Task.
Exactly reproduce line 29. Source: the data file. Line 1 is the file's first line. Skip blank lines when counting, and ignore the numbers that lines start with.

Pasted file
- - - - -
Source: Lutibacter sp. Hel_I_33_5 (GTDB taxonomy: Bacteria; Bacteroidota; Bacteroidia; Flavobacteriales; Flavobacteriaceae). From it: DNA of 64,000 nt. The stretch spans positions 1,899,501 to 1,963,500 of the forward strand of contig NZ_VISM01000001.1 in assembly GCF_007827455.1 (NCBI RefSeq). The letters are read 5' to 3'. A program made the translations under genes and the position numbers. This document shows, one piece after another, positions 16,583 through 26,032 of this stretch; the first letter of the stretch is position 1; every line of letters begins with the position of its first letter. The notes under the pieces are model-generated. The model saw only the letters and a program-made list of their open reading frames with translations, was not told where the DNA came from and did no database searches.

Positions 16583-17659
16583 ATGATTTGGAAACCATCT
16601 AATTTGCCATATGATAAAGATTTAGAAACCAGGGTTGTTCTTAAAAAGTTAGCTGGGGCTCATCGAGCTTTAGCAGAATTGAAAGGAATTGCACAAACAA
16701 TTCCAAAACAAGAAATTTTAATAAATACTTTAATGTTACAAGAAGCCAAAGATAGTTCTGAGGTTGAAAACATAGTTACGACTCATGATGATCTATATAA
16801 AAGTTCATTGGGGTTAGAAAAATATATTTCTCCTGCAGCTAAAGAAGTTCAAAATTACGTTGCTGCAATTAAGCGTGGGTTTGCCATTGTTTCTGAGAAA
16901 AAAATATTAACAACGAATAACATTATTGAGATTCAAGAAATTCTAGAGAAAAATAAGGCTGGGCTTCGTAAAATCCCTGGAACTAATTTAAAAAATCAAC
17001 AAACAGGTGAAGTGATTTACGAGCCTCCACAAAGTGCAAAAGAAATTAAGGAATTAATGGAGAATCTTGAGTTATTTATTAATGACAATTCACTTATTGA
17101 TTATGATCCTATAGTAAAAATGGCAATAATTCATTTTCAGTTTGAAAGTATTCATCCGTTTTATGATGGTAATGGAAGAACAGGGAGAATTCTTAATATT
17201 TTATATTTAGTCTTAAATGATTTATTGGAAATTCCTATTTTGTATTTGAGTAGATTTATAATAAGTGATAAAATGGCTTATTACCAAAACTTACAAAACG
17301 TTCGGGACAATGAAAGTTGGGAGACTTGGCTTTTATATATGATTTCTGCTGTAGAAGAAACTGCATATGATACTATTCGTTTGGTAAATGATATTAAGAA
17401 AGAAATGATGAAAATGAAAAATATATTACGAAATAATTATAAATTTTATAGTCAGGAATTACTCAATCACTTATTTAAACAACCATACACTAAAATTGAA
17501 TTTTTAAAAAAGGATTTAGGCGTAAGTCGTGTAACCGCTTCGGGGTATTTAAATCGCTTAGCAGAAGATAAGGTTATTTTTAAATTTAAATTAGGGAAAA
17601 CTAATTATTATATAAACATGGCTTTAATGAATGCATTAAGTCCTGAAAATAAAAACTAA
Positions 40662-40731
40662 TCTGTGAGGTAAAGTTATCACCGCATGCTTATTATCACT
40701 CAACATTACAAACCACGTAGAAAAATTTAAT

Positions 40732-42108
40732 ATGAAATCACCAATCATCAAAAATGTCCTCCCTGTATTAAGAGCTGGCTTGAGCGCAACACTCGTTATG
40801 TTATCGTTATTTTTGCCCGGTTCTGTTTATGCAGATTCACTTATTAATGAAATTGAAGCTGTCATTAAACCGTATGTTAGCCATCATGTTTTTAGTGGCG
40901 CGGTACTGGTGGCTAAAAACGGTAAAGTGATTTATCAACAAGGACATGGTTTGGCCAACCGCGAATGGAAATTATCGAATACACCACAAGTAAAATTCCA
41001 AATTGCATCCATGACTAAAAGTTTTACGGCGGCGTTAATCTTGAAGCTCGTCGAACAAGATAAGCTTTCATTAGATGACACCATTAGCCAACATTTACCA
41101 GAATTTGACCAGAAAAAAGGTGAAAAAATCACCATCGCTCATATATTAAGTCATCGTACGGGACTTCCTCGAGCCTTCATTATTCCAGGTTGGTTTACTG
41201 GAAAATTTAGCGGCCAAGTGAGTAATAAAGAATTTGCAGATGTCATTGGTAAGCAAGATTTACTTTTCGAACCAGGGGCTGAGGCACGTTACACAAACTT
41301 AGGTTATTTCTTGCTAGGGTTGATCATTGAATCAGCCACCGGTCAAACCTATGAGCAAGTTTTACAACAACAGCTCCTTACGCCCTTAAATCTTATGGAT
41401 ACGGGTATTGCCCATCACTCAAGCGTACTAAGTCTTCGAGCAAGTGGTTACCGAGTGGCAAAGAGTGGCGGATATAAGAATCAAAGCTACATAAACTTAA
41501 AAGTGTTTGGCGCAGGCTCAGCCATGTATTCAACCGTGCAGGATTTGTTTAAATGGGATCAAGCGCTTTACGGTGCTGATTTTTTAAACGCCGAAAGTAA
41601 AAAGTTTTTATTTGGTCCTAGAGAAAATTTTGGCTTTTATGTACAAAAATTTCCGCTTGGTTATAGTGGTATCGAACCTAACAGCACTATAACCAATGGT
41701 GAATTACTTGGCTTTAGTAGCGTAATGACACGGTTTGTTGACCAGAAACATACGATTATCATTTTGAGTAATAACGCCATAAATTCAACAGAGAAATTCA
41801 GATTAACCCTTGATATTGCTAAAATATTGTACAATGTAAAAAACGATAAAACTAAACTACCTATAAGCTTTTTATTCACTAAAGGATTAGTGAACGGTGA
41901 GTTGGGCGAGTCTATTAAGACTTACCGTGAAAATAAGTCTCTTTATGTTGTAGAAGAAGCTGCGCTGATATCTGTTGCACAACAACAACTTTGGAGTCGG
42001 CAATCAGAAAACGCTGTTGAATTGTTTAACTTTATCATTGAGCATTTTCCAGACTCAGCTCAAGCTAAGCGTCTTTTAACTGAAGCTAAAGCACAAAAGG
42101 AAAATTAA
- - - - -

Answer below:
41701 GAATTACTTGGCTTTAGTAGCGTAATGACACGGTTTGTTGACCAGAAACATACGATTATCATTTTGAGTAATAACGCCATAAATTCAACAGAGAAATTCA